It was a tough run at the Winter Olympics in Sochi for the United States men's and women's curling teams. Both teams were knocked out during the first round of competition.
Some call the sport a bit quirky, but that's not stopping people from catching curling fever. The Norwegian's men curling team got a lot of attention for their fancy pants. Syracuse's men's basketball team even getting in on the action, turning their practice court into a makeshift curling sheet.
Nancy Jennett of Natick has been curling at Broomstones Curling Club in Wayland for years. She gave 7's Christa Delcamp a curling lesson, and she found out for herself that it's a tough sport. It requires some strategy, sweeping and whole lot of sliding on the ice.
"It's like bocce on ice, with a little bit of shuffleboard," said Kim Jennett, who curls at the club.
Curlers play on the ice rinks specifically designed for their sports. You won't find any hockey or figure skaters on them. That's because the ice is not completely smooth, it has a bumpy surface, similar to that of an orange peel. They use what is called a pebbler to create that effect on the ice.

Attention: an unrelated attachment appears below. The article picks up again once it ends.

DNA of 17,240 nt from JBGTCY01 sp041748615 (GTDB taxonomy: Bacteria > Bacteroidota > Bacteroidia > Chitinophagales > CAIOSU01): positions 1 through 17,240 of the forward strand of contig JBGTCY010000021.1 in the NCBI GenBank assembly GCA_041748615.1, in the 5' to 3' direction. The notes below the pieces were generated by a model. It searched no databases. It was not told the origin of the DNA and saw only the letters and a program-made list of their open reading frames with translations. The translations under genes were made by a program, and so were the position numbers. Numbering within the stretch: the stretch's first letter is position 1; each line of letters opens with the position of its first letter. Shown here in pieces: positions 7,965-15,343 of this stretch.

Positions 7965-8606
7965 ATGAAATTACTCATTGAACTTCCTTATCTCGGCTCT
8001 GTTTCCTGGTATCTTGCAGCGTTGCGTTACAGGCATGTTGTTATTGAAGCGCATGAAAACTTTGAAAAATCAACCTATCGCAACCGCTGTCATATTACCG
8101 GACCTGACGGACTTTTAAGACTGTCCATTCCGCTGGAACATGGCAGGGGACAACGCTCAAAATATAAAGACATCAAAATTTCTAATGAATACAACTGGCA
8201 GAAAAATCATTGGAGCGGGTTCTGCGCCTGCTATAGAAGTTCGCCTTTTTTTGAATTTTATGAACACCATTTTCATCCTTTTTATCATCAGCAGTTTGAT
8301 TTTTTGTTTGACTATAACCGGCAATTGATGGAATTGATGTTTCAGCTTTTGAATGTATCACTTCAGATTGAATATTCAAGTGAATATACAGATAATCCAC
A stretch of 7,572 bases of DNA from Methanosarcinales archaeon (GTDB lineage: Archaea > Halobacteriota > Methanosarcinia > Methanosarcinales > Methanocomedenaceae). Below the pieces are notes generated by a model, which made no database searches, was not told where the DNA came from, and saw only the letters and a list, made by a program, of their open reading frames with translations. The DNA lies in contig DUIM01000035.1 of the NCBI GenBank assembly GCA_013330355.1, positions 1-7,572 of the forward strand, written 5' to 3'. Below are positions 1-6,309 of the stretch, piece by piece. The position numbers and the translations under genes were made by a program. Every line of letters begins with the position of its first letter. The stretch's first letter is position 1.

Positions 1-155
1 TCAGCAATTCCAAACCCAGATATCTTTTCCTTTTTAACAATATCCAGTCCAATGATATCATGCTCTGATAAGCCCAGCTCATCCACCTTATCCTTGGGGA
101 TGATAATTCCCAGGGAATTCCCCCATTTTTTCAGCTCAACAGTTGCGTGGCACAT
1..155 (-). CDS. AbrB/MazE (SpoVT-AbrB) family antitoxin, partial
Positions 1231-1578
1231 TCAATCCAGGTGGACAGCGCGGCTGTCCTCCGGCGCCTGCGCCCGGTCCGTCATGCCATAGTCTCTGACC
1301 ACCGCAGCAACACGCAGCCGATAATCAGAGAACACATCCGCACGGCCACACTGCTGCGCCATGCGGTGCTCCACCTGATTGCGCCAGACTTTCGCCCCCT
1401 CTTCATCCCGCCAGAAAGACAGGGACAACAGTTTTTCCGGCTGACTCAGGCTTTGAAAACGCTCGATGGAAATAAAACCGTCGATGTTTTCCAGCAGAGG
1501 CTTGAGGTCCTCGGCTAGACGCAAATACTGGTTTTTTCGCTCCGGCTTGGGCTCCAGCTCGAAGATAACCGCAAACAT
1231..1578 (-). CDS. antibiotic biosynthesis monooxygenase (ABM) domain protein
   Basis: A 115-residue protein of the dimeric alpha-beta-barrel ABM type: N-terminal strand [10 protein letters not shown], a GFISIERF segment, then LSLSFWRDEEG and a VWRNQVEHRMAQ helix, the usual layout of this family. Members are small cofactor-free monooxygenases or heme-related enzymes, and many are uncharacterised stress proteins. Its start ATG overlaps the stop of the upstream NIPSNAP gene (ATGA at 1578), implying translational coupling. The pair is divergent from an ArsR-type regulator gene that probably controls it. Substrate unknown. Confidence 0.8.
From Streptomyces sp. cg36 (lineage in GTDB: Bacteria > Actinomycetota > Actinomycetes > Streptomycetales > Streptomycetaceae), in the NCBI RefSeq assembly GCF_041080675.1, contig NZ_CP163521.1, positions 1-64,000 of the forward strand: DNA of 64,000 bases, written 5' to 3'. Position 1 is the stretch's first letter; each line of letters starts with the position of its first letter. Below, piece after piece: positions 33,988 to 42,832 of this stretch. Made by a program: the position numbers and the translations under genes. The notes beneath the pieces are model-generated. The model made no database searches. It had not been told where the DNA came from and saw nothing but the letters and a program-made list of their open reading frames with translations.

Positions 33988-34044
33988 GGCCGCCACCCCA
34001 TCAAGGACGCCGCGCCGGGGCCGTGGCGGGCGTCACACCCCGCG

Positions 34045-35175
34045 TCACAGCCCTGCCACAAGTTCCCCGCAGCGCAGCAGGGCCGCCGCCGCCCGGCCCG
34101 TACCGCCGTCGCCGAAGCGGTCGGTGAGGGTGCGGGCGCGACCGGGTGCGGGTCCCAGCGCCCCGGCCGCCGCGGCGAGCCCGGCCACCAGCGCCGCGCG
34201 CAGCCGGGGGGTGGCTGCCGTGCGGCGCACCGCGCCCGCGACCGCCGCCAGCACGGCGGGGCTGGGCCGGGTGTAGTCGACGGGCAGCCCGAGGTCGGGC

A big part of the sport is about delivery, gliding and turning a 42 pound granite stone across the ice. The idea is to get it into the target zone, called the house, as close as you can to the center to score. Teammates help to guide the stone's path by sweeping, which melts the ice.
"Your most competitive curlers are going to get as close as they can without burning," said Shelley Dropkin, who has been a member of the Broomstones Curling Club for 33 years. Burning refers to hitting the stone.
No matter how poorly or well you curl, there is a demand that you play with grace and be a fair competitor. Part of the sport's tradition is that the winners by the losers drinks afterwards.